A smart city must be designed for sustainability, in a world of continuing population growth and dwindling natural resources.

Ballooning populations, pollution and growing climate change concerns are putting increased pressure on city infrastructures and resources.

Technological innovation can help us tip the scales against the otherwise inevitable doom that cities may face.

But how do we design smart cities with a circular economy concept? DigiconAsia spoke to Serene Sia, Managing Director, ASEAN, Autodesk, for her perspectives and insights.

Serene Sia, Managing Director, ASEAN, Autodesk

What are some of the challenges that designers and engineers face when designing smart cities today?

Sia: Designers and engineers involved in smart city projects have to consider a multitude of design parameters and constraints that did not exist before. In the densely populated ASEAN region, one of the most pertinent questions they have to address is how cities can accommodate ballooning populations in a way that is smart, sustainable, and improves the quality of lives of its residents.

As more people move to cities, the environment and existing city infrastructures get strained to a breaking point, especially when it happens at odds with public transport growth. Consider this: 99 out of 100 of the most polluted cities in the world are in APAC, and while buildings consume 40% of energy in most countries, buildings in some Asian cities consume up to 90% of electricity.

The COVID-19 pandemic has also dealt a huge blow to the construction and infrastructure industry as they grappled with the drastic manpower crunch and meeting stringent requirements for clearance to resume work. In addition, traditional approaches to sharing and collecting information still dominate in most construction projects in ASEAN. Therefore, they had to overcome the added challenge of exchanging designs drawn on paper between multiple stakeholders during the lockdown period.

As our natural resources continue to deplete, the demand for better, smarter city solutions has to be met more efficiently than ever, but with fewer resources. According to IDC, digital technologies can pave a road to recovery for construction companies. Before the pandemic, 80% of APIJ construction companies were in the earliest stages of digital transformation (DX). It’s clear that the opportunities for businesses in the construction industry to undertake successful digital transformation are substantial, which can in turn accelerate smart city and sustainability initiatives.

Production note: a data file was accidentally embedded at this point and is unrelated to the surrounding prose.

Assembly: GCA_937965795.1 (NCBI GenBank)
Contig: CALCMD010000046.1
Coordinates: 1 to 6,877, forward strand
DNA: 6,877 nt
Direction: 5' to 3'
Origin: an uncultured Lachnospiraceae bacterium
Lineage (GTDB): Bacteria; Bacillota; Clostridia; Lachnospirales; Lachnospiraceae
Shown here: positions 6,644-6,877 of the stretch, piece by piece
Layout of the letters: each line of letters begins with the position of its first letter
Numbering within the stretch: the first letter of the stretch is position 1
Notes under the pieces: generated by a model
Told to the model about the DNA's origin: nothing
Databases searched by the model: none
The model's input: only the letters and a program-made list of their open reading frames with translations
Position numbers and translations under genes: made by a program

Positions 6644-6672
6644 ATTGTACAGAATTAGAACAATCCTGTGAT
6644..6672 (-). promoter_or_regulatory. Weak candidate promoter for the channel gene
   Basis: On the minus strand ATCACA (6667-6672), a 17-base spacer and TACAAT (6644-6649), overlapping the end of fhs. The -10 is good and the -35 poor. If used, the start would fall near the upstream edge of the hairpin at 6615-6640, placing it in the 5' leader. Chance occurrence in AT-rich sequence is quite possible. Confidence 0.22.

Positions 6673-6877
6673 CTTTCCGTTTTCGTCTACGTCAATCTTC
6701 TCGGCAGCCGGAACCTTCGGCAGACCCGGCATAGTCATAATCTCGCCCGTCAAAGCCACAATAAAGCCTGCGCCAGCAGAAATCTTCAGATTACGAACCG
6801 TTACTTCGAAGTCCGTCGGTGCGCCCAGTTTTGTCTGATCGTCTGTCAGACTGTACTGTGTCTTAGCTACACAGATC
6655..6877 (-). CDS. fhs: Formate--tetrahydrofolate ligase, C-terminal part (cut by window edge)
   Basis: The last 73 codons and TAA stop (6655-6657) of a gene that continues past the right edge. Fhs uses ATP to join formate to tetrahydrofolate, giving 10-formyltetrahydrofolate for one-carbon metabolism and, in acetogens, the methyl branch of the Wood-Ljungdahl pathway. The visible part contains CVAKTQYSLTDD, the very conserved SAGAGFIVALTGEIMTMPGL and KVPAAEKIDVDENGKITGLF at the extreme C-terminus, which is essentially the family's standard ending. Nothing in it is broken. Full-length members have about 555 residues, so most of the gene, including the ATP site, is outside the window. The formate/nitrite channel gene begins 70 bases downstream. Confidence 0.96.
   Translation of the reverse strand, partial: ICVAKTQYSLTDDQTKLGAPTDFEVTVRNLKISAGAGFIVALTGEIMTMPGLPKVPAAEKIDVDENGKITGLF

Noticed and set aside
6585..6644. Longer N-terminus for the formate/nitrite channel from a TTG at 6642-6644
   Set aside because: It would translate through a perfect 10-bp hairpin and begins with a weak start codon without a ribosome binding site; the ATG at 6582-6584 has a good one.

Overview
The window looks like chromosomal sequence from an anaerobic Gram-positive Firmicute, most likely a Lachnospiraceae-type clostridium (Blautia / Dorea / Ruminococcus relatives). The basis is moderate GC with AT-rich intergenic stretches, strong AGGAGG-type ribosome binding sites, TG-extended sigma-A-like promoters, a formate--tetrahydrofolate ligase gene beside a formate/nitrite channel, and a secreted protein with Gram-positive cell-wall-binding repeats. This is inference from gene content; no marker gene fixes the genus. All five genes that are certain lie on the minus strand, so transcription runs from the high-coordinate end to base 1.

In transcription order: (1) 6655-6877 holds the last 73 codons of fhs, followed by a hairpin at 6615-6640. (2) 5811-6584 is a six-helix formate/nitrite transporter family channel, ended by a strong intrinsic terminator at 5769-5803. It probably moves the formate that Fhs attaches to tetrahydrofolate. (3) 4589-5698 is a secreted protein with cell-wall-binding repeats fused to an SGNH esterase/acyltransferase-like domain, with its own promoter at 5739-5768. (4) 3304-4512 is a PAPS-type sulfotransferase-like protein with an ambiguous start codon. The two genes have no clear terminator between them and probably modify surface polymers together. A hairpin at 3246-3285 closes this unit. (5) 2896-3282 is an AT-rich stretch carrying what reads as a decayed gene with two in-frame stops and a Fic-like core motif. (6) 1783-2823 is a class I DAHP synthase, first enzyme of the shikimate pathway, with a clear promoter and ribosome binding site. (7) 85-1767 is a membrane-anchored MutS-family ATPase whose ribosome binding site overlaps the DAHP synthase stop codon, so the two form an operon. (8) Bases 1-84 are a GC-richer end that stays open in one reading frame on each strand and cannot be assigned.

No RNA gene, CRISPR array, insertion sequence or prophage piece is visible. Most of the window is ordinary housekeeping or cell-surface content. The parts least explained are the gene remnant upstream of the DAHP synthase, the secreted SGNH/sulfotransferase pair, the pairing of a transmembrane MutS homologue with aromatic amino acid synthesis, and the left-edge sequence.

How can designers and engineers use existing solutions (such as BIM, which is widely adopted in many APAC countries) in new ways to drive sustainable outcomes?

Sia: Technology has the potential to transform sectors rapidly and at scale, regardless of whether it is newly developed or not. At Autodesk, we have identified three key pieces of technology – Building Information Modeling (BIM), Generative Design and Digital Twin – that will shape the future of sustainable design.

The construction sector generates nearly a third of global waste. BIM can help minimize material wastage, saving costs and optimizing resources. It can ensure that all plans and sections, quantities and other related documentation are accessible in live views so that the sustainability metrics of these assets are instantly clear to all. Architects and planners can then work together to ensure that design alternatives can be assessed to identify a greener design.

BIM can also factor in elements such as schedules of building material quantities to determine percentages of material reuse, recycling, or salvage, heating and cooling vis-à-vis sunlight and natural air flows, people density and corresponding carbon footprint. BIM enables project teams to reduce rework, improve productivity, and accelerate project delivery.

Recent research found just 43% of Singapore companies are investing in BIM, signaling room for wider adoption across APAC.

With generative design, designers can explore multiple design options that are optimized to meet defined parameters, such as materials, cost, space size, etc. This technology can produce designs that reduce materials used and waste produced, ultimately proving to be more sustainable.

For instance, Autodesk is working with Airbus to help advance their vision of air travel as a dynamic, eco-friendly experience, by applying generative design and 3D printing. One of our projects with them resulted in an airplane partition design that can save up to 3,180kg of fuel per year per partition. A lighter aircraft equals less fuel consumption, and generative design presents a huge opportunity to make the aviation industry a more sustainable one.